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    I think it was Matt Estlea or Jonathan Katz who put the plane down a significant number of times. I could be wrong, but I thought it was 1000 or so. The end result was no distinguishable degrading of sharpness. I’m with Frank from Frank’s workbench, I’d rather have the plane resting on the blade, then worry about it being exposed in a way that something can knock against it and chip it or I can accidentally get cut on it.

  9. #9
    Join Date
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    There is a GREAT OPPORTUNITY for an enterprising tool maker ….. and I just bet that this could take off like wild fire ….
    … someone should begin making and offering for sale SPECIAL boards to rest planes on. The only potential problem I can anticipate is that they make them look too good to damage.

    I wonder if I can interest WoodPeckers in the concept? Anodized aluminium would last longer.

    Regards from Perth

    Derek
    Last edited by Derek Cohen; 05-07-2022 at 8:27 PM.

  10. #10
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    How about Dyneema? The strongest rope. Strong like steel but it’s not. Splice a mat:

    4780E5C4-4D37-49B7-A36A-3496D62D6C10.jpg

    Best pic I have, lasts a lifetime! $20 + shipping sound fair? Throw away those random wood rests, this is so much quieter!
    ​You can do a lot with very little! You can do a little more with a lot!

  11. #11
    Join Date
    Jun 2010
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    twomiles from the "peak of Ohio
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    Hmmm...
    2 hour Saturday, drawer front.JPG
    It is MADE to be ON wood....and sitting, it ain't gonna cut anything...maybe learn how to set one these things done...
    The Groovy Stuff, 2 of them.JPG
    The Plane Tils in my shop have pine shelves....planes plop their soles flat on the clean, pine...no issues.

    However, IF I have to lay a plane on, say my Tablesaw...over on the side it goes...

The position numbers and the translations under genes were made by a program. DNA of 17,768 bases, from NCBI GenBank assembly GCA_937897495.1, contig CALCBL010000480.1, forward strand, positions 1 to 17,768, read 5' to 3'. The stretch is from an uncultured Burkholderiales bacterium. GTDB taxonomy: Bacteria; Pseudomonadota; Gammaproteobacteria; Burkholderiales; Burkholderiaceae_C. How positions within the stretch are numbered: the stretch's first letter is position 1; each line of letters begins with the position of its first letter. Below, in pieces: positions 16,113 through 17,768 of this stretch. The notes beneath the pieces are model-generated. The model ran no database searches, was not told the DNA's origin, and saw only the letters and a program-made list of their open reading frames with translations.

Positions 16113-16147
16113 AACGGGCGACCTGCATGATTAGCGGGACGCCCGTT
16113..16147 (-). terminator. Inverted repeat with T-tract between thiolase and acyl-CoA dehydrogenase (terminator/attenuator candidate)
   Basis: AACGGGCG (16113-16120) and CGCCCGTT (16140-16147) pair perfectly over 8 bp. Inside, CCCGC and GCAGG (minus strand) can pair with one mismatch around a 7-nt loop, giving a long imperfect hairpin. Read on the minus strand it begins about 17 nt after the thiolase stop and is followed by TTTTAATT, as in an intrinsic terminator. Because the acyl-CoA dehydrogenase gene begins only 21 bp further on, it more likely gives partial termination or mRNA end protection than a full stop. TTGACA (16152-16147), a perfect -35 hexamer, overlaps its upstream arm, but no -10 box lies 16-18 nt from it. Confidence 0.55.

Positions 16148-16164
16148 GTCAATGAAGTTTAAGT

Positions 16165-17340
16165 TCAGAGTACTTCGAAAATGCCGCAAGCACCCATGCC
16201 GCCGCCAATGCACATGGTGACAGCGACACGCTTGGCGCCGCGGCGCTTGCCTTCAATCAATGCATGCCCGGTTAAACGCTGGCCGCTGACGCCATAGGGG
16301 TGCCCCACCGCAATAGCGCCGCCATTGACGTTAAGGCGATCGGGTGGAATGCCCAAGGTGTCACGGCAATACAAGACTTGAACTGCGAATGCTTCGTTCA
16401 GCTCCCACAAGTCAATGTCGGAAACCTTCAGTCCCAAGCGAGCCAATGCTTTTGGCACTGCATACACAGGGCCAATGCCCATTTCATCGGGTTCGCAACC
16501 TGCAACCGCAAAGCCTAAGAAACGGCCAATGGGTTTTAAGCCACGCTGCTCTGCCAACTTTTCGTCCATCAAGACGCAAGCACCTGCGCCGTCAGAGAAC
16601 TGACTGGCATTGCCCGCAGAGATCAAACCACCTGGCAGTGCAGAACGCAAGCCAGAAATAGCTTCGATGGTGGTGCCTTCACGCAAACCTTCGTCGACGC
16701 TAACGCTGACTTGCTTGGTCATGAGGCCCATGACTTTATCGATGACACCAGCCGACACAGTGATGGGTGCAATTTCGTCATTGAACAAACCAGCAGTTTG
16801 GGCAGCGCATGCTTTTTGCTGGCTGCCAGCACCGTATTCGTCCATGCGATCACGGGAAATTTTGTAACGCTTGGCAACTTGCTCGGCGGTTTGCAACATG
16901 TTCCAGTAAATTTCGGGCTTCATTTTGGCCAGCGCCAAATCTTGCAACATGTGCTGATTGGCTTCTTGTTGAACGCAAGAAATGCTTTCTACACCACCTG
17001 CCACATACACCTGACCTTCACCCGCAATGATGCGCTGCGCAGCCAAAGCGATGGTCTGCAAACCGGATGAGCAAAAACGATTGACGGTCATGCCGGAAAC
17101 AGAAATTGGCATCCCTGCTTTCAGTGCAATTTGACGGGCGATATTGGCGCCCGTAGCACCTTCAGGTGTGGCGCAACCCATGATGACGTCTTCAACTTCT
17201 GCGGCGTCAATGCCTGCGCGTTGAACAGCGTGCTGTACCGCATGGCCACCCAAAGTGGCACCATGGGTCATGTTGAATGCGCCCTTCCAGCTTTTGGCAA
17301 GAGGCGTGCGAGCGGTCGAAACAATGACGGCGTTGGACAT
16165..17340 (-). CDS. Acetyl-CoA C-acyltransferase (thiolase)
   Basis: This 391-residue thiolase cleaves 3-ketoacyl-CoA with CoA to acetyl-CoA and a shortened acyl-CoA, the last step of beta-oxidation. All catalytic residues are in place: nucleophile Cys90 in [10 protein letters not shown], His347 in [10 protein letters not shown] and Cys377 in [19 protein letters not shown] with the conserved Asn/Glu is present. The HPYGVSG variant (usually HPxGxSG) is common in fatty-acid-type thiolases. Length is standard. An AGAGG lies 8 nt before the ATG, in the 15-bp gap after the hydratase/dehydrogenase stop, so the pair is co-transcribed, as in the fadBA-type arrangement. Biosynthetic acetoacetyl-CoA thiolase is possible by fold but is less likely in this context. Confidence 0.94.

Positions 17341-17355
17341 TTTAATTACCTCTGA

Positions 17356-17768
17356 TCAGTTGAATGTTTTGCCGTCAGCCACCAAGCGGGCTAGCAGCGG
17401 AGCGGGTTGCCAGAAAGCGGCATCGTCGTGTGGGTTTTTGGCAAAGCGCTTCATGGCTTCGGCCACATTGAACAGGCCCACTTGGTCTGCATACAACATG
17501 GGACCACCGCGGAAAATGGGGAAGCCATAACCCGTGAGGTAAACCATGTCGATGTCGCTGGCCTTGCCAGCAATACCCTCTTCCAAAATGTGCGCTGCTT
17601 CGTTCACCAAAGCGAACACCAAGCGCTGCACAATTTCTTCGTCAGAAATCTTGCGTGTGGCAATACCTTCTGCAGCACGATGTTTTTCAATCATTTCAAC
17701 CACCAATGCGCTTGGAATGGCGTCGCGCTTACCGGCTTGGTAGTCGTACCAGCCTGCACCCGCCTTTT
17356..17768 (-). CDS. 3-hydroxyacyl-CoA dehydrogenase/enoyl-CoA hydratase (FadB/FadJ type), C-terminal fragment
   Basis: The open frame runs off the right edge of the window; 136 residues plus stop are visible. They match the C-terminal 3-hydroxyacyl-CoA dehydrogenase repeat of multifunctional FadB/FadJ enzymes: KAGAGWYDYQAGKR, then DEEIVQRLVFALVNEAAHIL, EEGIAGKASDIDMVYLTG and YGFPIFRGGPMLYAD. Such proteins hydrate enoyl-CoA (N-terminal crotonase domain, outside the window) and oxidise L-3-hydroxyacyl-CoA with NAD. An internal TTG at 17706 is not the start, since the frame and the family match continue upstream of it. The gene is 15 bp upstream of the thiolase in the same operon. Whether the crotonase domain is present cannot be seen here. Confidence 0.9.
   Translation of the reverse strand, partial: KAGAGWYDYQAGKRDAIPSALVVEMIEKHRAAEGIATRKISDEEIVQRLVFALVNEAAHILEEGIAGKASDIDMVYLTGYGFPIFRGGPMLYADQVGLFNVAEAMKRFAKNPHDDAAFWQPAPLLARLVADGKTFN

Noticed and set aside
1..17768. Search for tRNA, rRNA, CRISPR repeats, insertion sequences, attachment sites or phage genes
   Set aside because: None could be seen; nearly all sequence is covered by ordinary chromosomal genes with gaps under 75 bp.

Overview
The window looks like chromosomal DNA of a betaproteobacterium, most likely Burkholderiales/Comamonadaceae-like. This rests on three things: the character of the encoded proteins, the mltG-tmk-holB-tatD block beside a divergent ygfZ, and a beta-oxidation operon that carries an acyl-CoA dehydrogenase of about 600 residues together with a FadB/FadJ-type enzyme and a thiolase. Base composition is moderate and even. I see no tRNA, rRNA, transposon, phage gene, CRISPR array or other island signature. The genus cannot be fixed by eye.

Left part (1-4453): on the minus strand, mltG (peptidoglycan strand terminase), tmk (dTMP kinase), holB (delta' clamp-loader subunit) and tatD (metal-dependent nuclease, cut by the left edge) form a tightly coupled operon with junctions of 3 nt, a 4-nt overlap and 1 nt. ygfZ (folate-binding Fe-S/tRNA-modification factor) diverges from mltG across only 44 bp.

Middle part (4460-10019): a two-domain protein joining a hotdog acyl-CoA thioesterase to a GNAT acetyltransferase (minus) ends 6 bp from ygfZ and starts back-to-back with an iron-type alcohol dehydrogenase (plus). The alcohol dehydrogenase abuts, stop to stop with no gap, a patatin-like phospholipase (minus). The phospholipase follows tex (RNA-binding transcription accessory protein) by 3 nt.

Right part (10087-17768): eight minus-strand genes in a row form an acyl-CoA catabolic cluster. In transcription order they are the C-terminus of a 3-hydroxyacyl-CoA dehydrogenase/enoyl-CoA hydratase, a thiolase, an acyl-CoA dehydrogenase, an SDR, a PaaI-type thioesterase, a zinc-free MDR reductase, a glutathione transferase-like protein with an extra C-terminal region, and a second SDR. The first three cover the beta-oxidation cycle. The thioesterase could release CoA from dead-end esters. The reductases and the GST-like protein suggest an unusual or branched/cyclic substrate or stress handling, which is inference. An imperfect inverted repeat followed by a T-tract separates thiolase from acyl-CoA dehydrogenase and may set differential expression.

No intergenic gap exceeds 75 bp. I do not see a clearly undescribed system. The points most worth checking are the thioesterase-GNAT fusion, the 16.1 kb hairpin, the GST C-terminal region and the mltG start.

A Planer? I'm the Planer, and this is what I use

  12. #12
    Join Date
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    IIRC Rob Cosman had a whole video on the subject. He puts them down on the sole.
    I have a shelf above my bench that they rest on sole down.
    Young enough to remember doing it;
    Old enough to wish I could do it again.

  13. #13
    Join Date
    Dec 2016
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    I started using it for my scrub planes, it was either that or lie them sideways which was not convenient. Now that it’s there it gets used.

    Setting a smoothing plane down rarely leaves a mark but when you do it 80 times a project over the years it adds up, as your benches testify.

    The other benefit is I can put my planes down faster with no clunk!

    Steve if you levelled your bench and re-finished it you might feel differently? No….probably not 🫤
    ​You can do a lot with very little! You can do a little more with a lot!

  14. #14
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    My bench is for work, not to serve Dinner on....planes are made to sit ON wood....and, as long as they don't get slid when you set them down...they do not leave a mark. Haven't seen any, yet....

    Bench was leveled a few weeks ago, after the last Project was done...
    A Planer? I'm the Planer, and this is what I use

  15. #15
    Derek, I think you just spoiled LV's April Fool's Day item for 2023!!!

    They could have offered a protective, replaceable veneer inserts and different sizes for each plane. Still better, there could be low angle and high angle plane versions.